The U.S. military sometimes uses a system, which they call "Julian date format"[8] that indicates the year and the actual day out of the 365 days of the year (and thus a designation of the month would not be needed). For example, "10 December 1999" can be written in some contexts as "1999345" or "99345", for the 345th day of 1999.[9] This system is most often used in US military logistics, since it makes the process of calculating estimated shipping and arrival dates easier. For example: say a tank engine takes an estimated 35 days to ship by sea from the US to Korea. If the engine is sent on 99104, it should arrive on 99139. Note that outside of the US military, this format is usually referred to as "ordinal date", rather than "Julian date." For other uses, see Calendar (disambiguation) A page from the Hindu calendar 1871–1872. ... This article is about the concept of time. ... Date-time group (DTG): In a message, a set of characters, usually in a prescribed format, used to express the year, the month, the day of the month, the hour of the day, the minute of the hour and the time zone (if different from Zero zone or UTC+0). ... Koinobori, flags decorated like koi, are popular decorations around Childrens Day This mural on the wall of a Tokyo subway station celebrates Hazuki, the eighth month. ... is the 344th day of the year (345th in leap years) in the Gregorian calendar. ... Events of 2008: (EMILY) Me Lesley and MIley are going to China! This article is about the year. ... The ordinal date within a year together with the year form the full ISO 8601 ordinal date. ...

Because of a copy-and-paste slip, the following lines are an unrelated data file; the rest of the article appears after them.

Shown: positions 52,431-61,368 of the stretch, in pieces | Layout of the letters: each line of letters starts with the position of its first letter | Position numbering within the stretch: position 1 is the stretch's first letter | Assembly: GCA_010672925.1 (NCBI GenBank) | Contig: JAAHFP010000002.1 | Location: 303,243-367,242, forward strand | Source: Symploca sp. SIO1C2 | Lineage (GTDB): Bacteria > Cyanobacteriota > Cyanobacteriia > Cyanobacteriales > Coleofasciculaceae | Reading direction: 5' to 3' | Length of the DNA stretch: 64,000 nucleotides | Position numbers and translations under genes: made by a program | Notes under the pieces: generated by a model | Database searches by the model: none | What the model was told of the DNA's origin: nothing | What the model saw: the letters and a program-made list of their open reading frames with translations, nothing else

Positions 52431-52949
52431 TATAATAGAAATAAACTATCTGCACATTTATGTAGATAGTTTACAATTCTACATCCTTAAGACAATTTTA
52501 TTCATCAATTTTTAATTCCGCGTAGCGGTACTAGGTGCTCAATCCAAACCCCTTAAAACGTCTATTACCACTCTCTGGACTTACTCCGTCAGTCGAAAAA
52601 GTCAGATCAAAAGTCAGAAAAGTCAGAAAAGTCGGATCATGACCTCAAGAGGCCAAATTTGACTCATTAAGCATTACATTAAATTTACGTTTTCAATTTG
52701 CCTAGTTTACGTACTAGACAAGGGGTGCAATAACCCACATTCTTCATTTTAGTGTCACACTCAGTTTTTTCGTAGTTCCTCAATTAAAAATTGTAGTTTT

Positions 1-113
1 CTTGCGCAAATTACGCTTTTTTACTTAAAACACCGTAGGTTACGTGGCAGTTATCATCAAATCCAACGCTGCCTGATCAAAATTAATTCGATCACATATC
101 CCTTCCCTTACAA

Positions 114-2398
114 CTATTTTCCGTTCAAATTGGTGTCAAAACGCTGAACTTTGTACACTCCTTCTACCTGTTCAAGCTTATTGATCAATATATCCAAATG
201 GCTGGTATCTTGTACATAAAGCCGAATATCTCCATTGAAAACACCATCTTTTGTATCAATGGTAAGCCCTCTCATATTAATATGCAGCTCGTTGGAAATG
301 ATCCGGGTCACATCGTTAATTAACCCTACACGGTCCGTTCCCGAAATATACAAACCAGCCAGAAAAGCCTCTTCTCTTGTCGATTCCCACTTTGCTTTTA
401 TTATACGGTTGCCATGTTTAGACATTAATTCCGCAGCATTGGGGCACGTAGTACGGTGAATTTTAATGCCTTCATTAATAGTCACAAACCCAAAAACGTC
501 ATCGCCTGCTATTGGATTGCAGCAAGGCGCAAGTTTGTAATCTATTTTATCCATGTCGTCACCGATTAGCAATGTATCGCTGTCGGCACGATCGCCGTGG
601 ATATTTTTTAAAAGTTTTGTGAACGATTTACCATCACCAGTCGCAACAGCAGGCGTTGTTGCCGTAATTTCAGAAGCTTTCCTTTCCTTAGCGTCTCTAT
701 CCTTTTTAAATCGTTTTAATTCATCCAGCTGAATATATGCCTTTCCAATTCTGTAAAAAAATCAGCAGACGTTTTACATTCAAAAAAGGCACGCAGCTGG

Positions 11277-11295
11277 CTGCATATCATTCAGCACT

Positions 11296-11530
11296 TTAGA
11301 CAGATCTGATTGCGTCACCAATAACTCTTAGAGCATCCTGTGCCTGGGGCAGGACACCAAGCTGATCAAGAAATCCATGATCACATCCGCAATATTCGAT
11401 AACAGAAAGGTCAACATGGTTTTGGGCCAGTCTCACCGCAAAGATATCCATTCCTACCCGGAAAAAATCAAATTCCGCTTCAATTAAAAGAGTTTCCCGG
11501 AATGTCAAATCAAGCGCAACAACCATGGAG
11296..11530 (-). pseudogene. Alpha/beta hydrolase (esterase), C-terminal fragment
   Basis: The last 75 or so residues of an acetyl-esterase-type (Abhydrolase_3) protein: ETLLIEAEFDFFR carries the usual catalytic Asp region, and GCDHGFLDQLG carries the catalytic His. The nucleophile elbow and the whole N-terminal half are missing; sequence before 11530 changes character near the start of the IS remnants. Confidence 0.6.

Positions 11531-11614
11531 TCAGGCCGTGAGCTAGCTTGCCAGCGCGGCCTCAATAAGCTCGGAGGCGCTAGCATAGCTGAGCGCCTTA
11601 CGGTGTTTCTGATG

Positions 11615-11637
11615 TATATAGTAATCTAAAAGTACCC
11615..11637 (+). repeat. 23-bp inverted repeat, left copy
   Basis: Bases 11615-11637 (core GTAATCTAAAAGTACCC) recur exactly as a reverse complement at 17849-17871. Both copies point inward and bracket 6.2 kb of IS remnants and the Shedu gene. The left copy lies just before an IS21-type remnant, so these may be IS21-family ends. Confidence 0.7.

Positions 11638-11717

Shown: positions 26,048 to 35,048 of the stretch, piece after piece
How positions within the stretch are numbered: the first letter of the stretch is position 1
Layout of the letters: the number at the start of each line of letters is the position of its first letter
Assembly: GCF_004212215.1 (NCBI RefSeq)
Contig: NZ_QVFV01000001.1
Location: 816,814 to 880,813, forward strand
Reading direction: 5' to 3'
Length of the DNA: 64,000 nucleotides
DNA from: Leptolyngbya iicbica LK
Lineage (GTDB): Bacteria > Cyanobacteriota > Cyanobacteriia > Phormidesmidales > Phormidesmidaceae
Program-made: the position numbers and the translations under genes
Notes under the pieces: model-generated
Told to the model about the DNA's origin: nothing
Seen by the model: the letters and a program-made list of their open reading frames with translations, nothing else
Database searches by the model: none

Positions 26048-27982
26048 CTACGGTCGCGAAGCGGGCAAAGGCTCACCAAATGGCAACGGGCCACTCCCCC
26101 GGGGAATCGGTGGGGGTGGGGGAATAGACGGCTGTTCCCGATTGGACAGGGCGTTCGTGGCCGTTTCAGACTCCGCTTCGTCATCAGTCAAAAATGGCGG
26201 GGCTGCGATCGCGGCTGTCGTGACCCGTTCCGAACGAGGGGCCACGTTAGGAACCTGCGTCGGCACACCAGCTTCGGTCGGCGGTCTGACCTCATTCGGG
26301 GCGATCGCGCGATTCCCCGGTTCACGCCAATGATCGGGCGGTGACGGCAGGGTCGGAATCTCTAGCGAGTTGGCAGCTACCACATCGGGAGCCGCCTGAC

Such ordinal date formats are also used by many computer programs (especially those for mainframe systems). Using a three-digit Julian day number saves one byte of computer storage over a two-digit month plus two-digit day, e.g. "January 17" is 017 in Julian versus 0117 in month-day format. The Julian day or Julian day number (JDN) is the number of days that have elapsed since 12 noon Greenwich Mean Time (UT or TT) on Monday, January 1, 4713 BC (in the proleptic Julian calendar; or November 24, 4714 BC in the proleptic Gregorian calendar). ...


Another "ordinal" date system ("ordinal" in the sense of advancing in value by one as the date advances by one day) is in common use in astronomical calculations and referencing and uses the same name as this "logistics" system. The continuity of representation of period regardless of the time of year being considered is obviously highly useful to both groups of specialists. The astronomers describe their system too as being a "Julian date", and it is described in more detail in the article Julian date. Unlike the system described above, the astronomical system does not consider years, it only counts days. Thus it is unperturbed by complications such as leap years. The Julian day or Julian day number (JDN) is the number of days that have elapsed since 12 noon Greenwich Mean Time (UT or TT) on Monday, January 1, 4713 BC (in the proleptic Julian calendar; or November 24, 4714 BC in the proleptic Gregorian calendar). ...


Week number used

Companies in Europe often use year, week number and day for planning purposes. So, for example, an event in a project can happen on w43 (week 43) or w43-1 (Monday, week 43) or, if the year needs to be indicated, on w0543 or w543 (year 2005 week 43).


The ISO does present a standard for identifying weeks, but as it does not match up with Gregorian calendar (the beginning and ending days of a given year do not match up), this standard is somewhat more problematic than the other standards for dates. The ISO week date system is a leap week calendar system that is part of the ISO 8601 date and time standard. ...


Expressing dates in spoken English